Answer Applies to: Michigan
    Replied: 5/26/2011
    Law Office of Eric Sterkenburg
    Law Office of Eric Sterkenburg | Eric Sterkenburg
    Yes if you are not on supervised probation.
    Answer Applies to: California
    Replied: 5/26/2011
    Craig W. Elhart, P.C.
    Craig W. Elhart, P.C. | Craig Elhart
    If you have been charged with a crime, your ability to travel would depend on the terms and conditions of your bond.
    Answer Applies to: Michigan
    Replied: 5/26/2011
    Beaulier Law Office
    Beaulier Law Office | Maury Beaulier
    Yes. There is no restriction on travel within the United States if you have been convicted of a misdemeanor level charge. There may be restrictions with regard to entry into foreign countries, however, Canada, for example, will often exclude individuals who have certain criminal convictions including a misdemeanor DWI offense.
    Answer Applies to: Minnesota
    Replied: 5/26/2011
    Theodore W. Robinson, P.C.
    Theodore W. Robinson, P.C. | Theodore W. Robinson
    Yes you can - unless it is a sex offense that requires reporting yourself as a sex offender for some reason. Good luck.
    Answer Applies to: New York
    Replied: 5/26/2011
    Miller & Harrison, LLC
    Miller & Harrison, LLC | David Harrison
    Yes, there should be no problems traveling within the US.
    Answer Applies to: Colorado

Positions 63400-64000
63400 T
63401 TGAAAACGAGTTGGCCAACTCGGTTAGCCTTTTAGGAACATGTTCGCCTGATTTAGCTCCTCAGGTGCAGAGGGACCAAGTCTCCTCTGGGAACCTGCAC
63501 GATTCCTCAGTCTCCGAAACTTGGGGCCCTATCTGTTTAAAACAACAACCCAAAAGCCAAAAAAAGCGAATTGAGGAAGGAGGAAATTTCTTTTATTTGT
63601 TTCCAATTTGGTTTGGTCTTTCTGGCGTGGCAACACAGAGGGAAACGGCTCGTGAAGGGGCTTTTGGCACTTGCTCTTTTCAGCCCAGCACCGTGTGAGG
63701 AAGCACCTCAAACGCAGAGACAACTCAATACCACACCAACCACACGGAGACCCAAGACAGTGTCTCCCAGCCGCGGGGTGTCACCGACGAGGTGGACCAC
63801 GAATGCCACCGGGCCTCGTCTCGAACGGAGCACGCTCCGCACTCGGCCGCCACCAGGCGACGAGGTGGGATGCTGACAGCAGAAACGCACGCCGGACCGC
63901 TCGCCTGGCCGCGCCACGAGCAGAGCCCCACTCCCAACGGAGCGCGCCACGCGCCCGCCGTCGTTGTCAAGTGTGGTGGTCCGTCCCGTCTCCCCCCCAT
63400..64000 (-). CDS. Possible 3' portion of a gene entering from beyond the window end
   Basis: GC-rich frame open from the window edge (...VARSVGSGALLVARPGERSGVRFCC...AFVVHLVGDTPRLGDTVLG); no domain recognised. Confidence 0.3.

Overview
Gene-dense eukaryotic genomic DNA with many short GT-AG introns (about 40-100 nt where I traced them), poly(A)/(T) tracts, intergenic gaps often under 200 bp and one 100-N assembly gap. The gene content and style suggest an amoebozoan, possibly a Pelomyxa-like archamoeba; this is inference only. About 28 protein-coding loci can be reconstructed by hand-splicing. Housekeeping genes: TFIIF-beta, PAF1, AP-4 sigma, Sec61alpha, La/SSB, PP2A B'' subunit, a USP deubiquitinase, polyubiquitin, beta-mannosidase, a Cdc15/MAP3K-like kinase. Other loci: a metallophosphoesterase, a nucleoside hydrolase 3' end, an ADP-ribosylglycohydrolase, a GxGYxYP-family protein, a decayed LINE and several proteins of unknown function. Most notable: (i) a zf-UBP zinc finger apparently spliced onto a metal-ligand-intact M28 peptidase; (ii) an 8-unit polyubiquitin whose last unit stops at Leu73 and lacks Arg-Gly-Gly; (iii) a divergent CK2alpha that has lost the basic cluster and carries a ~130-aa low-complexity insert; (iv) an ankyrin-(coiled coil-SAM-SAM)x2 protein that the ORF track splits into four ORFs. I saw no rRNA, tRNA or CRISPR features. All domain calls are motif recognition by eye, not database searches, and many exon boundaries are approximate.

Replied: 5/26/2011
    Goolsby Law Office
    Goolsby Law Office | Richard Goolsby
    You have not provided sufficient facts. If you mean whether or not you could travel while it is pending, then you should consult with a criminal attorney about whether or not there are any travel restrictions or other bond conditions which might have an impact. In addition, no one should travel so far away that it might prevent a court appearance, even if the court approves of the travel. Again, check with an attorney in your community. Good luck!
    Answer Applies to: Georgia
    Replied: 5/26/2011
    Harden Law Offices
    Harden Law Offices | Leonard D. Harden
    Yes the right to travel is a constitutional guarantee. Felons are permitted to travel freely, unless a person is on probation or parole, then there liberty interests are conditional.
    Answer Applies to: New Hampshire
    Replied: 5/26/2011
    Giannini Law Office, PC
    Giannini Law Office, PC | Robert Giannini
    Generally speaking, yes, you can travel within the USA with a misdemeanor charge. However, your bondsman or the court in which you are charged may have requirements that you not leave the state without permission. Ask your attorney to help you determine if there are such requirements in your case.
    Answer Applies to: Georgia
    Replied: 5/26/2011
    Law Offices of John Carney
    Law Offices of John Carney | John Carney
    Unless you have travel restrictions placed on you by the court you are able to travel while out on bail on any charge. When he judge tells you not to leave the jurisdiction pending your trial that is a travel restriction. The court may even order you to surrender your passport.
    Answer Applies to: New York
    Replied: 5/26/2011